11 Mar Kashmir and Sedition: Whose Side Are We On?
Kashmiri students in Meerut cheered when the Pakistan cricket team defeated India in the Asia Cup, were suspended, and charged with sedition. Since then madness has prevailed with people taking sides whether the students were right or wrong and whether the charges were justified or not. Pakistan, as usual, takes the cake for stupidity – its hearts and college gates have been thrown wide open for the heroes of the resistance.
I don’t know enough about the particular incident to wade into the controversy but there are things about it that seem quite obviously wrong and problematic. What, for starters, is the notion of an own side and why, for another, is one required or obliged to cheer only for it? Why should an accident of birth dictate my emotional attachment and why should I not have the choice to own the team I want?
The notion of an own side has never made sense to me even at the best of times. I always want the better team to win, feel happy when it does, and cheer its performance when it plays to its potential. But when the team that represents my country is plagued with all sorts of other problems – favoritism, selfishness, dishonesty, an abysmal lack of common sense – I feel even less inclined to line up behind it all else notwithstanding. I am not ready to concede that a motley bunch of individuals symbolizes the nation.
I suppose some will argue that the team that wins is by definition the better one. I disagree. It might be the case in a game over five days where the flukes get evened out but certainly not in the shorter forms where even one bad umpiring decision can tip the outcome let alone the fact that an otherwise ordinary player can get lucky on a particular day.
One can see the phenomenon much more clearly in a game like hockey or football where a team, as it is said, can lose against the run of play, sometimes just on penalties. By contrast, one rarely sees that in individual sports like tennis or badminton where, in general, the better player does end up on top.
At the same time, though, I do concede that in a less than perfect world such displays of team loyalty might have benefits. If the violence that led earlier to war between tribes can be sublimated into much less harmful passions focused on one’s team, the gains are well worth the grating residual jingoism. Ideally, one would get rid of the violence that lurks beneath the breast but, needless to say, we don’t live in an ideal world and should be grateful for small mercies.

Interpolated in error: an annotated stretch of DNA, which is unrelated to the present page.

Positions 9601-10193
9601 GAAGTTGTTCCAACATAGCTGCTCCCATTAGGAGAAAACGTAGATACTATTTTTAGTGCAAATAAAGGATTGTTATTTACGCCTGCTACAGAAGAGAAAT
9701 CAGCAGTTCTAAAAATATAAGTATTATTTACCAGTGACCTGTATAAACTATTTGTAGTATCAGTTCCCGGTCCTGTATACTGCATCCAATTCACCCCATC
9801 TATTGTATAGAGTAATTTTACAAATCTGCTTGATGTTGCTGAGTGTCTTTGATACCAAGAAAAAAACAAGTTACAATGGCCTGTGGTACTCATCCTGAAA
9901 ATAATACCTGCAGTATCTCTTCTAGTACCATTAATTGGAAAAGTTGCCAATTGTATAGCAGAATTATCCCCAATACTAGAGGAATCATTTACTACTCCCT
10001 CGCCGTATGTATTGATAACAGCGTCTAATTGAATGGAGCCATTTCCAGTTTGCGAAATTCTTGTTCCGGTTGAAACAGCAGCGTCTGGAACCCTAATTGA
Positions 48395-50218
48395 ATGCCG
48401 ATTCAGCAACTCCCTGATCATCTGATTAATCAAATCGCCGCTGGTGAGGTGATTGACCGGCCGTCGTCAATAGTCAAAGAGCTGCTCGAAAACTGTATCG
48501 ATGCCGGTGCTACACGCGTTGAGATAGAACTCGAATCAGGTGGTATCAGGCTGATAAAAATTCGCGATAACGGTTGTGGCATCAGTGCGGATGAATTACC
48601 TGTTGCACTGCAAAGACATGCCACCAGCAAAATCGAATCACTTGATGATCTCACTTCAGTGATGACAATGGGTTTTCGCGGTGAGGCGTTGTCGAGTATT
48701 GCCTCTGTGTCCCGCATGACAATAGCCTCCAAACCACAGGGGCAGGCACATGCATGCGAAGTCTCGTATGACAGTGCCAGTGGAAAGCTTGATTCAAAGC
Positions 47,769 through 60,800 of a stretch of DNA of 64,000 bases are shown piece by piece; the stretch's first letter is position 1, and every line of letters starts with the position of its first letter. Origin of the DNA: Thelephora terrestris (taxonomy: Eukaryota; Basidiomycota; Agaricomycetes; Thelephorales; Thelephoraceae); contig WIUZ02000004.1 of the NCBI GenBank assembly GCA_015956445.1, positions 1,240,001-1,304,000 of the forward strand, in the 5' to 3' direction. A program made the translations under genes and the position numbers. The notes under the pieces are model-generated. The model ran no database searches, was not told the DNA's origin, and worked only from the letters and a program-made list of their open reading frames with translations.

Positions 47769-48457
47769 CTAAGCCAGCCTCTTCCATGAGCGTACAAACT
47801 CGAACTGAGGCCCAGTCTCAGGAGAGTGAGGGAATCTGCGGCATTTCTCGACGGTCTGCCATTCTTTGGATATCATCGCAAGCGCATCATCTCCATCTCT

All of the above notwithstanding, this is not an apologia for the Kashmiri students. It doesn’t come across to me that they were cheering for the better team. Rather, it seems much more likely that they were indeed cheering for the Pakistani team quite irrespective of whether it was the better one or not. And that should be worrisome for it prompts the question why so many were acting in that particular manner.
It would be easy to claim that they were acting such because they were disloyal but that only pushes back the question one degree. Why did they feel the need to be disloyal if that is how it is to be framed? There must be some grievance at bottom that manifested itself in a particular gesture of protest and defiance. In that sense was the gesture any different from the infamous black salute at the 1968 Olympic Games in Mexico?
Later, one of the protesters had this to say: “If I win, I am American, not a black American. But if I did something bad, then they would say I am a Negro. We are black and we are proud of being black. Black America will understand what we did tonight.”
There is a profound lesson in that statement. The Kashmiri students are Indians, whether they do something admirable or something despicable. It is possible but not really sensible to laud them for their Indianness when they are well-behaved and to damn them for their Kashmiryat when they are not. That kind of attitude nurtures grievances whatever their cause.
America has come a long way since 1968 now with a black man in the White House for the second term even though much still needs to be done to remove the lingering wounds of discrimination. As many have noticed and remarked, the composition of its prison population continues to signal that the country is not quite a racial democracy.
India too has to figure out how to deal with the people at its fringes who do not yet feel fully accepted for whatever reason. Accusing them of sedition for cheering for the wrong side is to misread a signal and embark on a problematic path. In this case Indians might well want to cheer for their own team, good or bad, if, that is, they believe it is their own team.